Sunday, 2 March 2014

Peace and its price

What are we to make of Jonathan Steele?

He is a formidable academic - a leading scholar in the study of Russia and other post-Soviet states. And he is a very brave man. Again and again he appears in public debate, such as in his writings for the British newspaper The Guardian. And in this newspaper he now calls for the USA and NATO to "calm down and back off."

Well, why not? Steele is right in stating most people in Ukraine do not want to join NATO. In this, at least, deposed President Viktor Yanukovych carried public support. And, certainly, everyone in Ukraine - Russians as well as Ukrainians - deserve to feel secure in their country, protected from any sort of "extremism."

But, dear Jonathan, what sort of a world do you actually want?

In the West, the US, the UK, France, Italy and Canada have been among the prominent countries condemning the Russian military invasion of Ukraine (and yes, it is an invasion). Sanctions have been mentioned, particularly by the US with Britain and France also keen to distance themselves from an upcoming Russia-chaired G8-summit. Yet none of these states have suggested military options to counter Russian actions; in fact, quite the opposite. The US has said this most openly; other Western states have simply minimised discussion of the military question in public - and this goes for NATO, as well. So what we are talking about is targeted political and economic sanctions - unsurprinsingly a more popular option for a US less dependent than the EU on Russian energy. Talk of such sanctions is hardly inflammatory or over-the-top, as Steele suggests. The strict limits on armed intervention abroad is a cornerstone of international law as demonstrated through a plethora of UN treaties, to which Russia is a signatory. Clearly, the "responsibility to protect" is now another firm part of international law - and the balance between violation of humanitarian norms and outside intervention is often debatable. Some international interventions almost certainly were a boon for the country being invaded. Idi Amin's Uganda being invaded by Tanzania in 1978-79 is perhaps a case in point; Vietnam's invasion of Cambodia and defeat of Khmer Rouge's mass murderers in 1975-77 absolutely is. Steele is right to point out the much more dubious legacy of the 2003 invasion of Iraq. But even if the attack on Iraq was misguided (and that remains debatable) it does not detract from the fact that no modern-day intervention, supposedly motivated by "humanitarian concerns", has been carried out on pretexts as flimsy as those used now by Putin's regime.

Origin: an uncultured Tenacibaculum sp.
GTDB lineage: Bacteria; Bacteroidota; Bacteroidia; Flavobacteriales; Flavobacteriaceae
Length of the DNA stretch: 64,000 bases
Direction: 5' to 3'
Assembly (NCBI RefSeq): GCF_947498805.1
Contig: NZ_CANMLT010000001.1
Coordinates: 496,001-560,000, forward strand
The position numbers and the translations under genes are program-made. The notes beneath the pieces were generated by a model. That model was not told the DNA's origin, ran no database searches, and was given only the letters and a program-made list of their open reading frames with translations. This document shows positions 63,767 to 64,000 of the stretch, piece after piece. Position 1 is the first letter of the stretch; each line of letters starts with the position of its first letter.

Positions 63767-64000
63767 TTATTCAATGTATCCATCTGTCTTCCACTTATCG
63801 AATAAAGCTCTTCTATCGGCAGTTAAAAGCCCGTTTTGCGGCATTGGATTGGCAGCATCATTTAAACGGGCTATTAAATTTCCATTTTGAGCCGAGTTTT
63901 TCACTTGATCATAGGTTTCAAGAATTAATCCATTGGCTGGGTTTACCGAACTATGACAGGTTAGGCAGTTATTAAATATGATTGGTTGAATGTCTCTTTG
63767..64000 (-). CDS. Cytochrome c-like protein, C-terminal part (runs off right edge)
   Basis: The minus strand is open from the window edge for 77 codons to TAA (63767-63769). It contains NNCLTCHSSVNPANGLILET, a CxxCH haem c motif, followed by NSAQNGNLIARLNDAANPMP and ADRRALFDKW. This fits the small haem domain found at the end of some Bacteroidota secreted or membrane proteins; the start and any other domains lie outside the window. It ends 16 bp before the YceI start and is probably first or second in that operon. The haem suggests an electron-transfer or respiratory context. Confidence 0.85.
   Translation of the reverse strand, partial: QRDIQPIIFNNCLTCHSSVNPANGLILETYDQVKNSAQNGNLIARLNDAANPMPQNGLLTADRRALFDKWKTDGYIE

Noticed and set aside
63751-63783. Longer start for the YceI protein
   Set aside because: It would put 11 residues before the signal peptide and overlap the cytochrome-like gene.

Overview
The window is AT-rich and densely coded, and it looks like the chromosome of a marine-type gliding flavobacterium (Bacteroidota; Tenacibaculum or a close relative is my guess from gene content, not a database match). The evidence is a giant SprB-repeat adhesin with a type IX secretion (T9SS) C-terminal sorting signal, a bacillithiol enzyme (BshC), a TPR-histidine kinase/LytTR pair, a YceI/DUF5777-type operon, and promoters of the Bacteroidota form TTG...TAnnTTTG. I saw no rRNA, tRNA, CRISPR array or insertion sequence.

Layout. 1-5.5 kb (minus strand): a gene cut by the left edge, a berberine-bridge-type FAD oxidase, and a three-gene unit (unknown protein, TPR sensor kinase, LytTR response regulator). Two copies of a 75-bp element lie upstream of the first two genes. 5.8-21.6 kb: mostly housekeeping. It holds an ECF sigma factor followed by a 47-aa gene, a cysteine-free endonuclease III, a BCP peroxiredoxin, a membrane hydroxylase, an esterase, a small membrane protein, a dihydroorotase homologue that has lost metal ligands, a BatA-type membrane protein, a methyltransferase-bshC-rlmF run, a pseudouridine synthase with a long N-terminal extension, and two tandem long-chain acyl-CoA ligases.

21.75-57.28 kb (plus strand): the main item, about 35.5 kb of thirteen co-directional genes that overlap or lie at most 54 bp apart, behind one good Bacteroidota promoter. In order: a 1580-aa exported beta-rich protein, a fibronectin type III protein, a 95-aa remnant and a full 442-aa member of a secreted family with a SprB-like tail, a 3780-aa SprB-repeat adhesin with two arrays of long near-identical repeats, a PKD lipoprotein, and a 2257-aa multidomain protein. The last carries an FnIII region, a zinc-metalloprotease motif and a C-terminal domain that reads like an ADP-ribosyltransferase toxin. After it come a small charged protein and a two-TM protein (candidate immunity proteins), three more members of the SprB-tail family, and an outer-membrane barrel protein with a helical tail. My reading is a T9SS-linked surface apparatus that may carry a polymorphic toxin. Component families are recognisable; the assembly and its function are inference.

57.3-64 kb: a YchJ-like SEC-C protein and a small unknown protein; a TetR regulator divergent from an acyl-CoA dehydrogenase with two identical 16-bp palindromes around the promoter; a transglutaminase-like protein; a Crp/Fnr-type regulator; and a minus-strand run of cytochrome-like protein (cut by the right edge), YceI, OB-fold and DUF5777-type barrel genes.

There have been no mass-scale, protracted human rights violations against Russians in Ukraine. Certainly, recent violence in Kiev was frightening and, while most casualties were protesters against Yanukovych some wounded and dead were defending the regime. And, indeed, some groups supporting the protests can with some justification be described as "extremist" and anti-Russian. But these groups are a clear minority - and on both sides in Kiev the dead included Russians and Ukrainians alike. Crimea witnessed little fighting, at all - apart from one clash between rival sets of demonstrators in Simferopol, which did result in casualties. Yet this does not justify invasion. Invasion is not "fitting," as Putin claims. And it does not justify Russian Prime Minister Dmitrii Medvedev threatening the new regime in Kiev with "bloody revolution." (imagine the apoplexy in the Kremlin if the West had produced such a statement against Russia or an ally of Russia). Russia has, clearly and unequivocally, broken international law, as pointed out directly to Putin by German Chancellor Angela Merkel.